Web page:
LALA Magazine

Summer 2019

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Page 97 of 147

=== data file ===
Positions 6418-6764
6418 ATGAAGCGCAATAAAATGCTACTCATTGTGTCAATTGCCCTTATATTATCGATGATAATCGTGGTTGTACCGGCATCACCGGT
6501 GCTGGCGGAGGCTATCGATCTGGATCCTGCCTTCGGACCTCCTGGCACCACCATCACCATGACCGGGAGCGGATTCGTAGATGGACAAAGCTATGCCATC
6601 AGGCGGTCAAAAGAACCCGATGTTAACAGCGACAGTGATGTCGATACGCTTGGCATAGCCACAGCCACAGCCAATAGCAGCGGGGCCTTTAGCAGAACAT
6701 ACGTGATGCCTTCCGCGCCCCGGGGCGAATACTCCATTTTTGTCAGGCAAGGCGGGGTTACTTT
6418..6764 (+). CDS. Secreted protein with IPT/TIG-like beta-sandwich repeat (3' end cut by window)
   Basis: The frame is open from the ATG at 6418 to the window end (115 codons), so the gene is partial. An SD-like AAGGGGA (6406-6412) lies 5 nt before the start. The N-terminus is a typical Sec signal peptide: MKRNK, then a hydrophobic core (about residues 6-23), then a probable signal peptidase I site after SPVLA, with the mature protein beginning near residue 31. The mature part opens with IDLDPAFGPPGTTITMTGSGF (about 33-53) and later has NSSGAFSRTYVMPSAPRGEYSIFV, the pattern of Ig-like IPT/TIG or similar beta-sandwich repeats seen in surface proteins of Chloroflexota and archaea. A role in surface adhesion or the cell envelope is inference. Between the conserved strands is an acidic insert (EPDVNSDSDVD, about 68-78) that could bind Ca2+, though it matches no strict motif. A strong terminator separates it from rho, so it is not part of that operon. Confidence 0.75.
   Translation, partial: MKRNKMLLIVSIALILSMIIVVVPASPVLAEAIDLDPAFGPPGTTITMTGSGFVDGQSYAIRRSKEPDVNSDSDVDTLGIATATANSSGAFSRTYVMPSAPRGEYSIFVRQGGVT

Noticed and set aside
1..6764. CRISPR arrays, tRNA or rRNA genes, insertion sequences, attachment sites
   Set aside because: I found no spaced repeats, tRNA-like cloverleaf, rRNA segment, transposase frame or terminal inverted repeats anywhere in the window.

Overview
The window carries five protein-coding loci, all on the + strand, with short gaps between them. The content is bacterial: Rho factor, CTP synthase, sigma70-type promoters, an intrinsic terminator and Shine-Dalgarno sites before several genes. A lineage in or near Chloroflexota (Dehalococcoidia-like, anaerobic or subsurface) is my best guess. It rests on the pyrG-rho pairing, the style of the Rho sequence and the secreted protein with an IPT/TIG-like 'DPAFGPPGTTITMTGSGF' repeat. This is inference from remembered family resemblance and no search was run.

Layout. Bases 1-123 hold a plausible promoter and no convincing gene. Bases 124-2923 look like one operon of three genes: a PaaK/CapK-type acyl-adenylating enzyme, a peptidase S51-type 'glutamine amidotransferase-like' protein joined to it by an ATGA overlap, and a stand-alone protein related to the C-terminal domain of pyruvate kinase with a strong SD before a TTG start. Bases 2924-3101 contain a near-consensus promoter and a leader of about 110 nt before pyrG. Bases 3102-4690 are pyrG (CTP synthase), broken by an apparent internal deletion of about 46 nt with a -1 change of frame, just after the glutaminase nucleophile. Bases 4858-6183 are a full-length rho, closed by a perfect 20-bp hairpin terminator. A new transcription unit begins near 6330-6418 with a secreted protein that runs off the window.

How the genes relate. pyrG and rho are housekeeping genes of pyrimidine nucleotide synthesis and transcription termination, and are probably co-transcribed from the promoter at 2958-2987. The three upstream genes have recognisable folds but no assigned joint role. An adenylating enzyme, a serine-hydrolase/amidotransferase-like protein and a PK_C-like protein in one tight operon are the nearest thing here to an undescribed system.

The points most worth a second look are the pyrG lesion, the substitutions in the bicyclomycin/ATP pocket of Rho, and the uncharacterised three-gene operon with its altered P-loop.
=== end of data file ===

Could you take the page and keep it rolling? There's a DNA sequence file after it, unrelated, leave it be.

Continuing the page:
THE WAY FORWARD P O R T R A I T S B Y J E F F V E S PA 96 Recent Marjory Stoneman Douglas graduate Kai Koerber shares how the 2018 Parkland shooting has given him a new purpose. WHEN I REFLECT ON THE DAY OF THE SHOOTING, I see how the universe saved my life. It's complicated. To really understand this miracle, you would have to understand my bladder cycle. Every day, approximately 20 to 30 minutes before school ends, I go to the bathroom in the freshman building of Marjory Stoneman Douglas High School in Parkland, Florida. On February 14, 2018, when I asked to go to the bathroom my teacher said, "No, someone else is out." A few minutes later, the fire alarm rang, marking the start of the shooting. I would have been there, in the line of fire at that exact moment. I would have died. A two-letter word, a simple "no," is the reason you are reading my words. Why are some people saved and not others? Why was I detoured from death? There is something about knowing you were spared that gives you purpose. The mercy of the universe is why I decided to dedicate my life to the creation of change. I have to make the world a place worth living in since my friends were not given that opportunity. There was a time when I had all of my classes in the freshman building—the building where 17 people were massacred. I remember looking through the main window on the second floor wondering what the rest of high school would be like: "Are the next two years gonna be like an '80s movie?" and "Will I get the girl?" Activism was the furthest thing from my mind. My sights were set on being an engineer who would one day start a rocket company and compete on the world stage with Jeff Bezos and Elon Musk. I had it all figured out. It was a bulletproof plan: Be a millionaire by 30 and a billionaire by 35. After the tragedy, I decided the most important thing I could do, as not only a Parkland student, but as a human being, was to fight for common sense gun legislation because I knew that faulty laws and America's romantic obsession with guns had caused my friends to die. So my peers and I went to Tallahassee, Florida to petition our lawmakers to raise the minimum age for assault rifle purchases (it was 18 at the time, compared to 21 to buy a handgun). Before we knew

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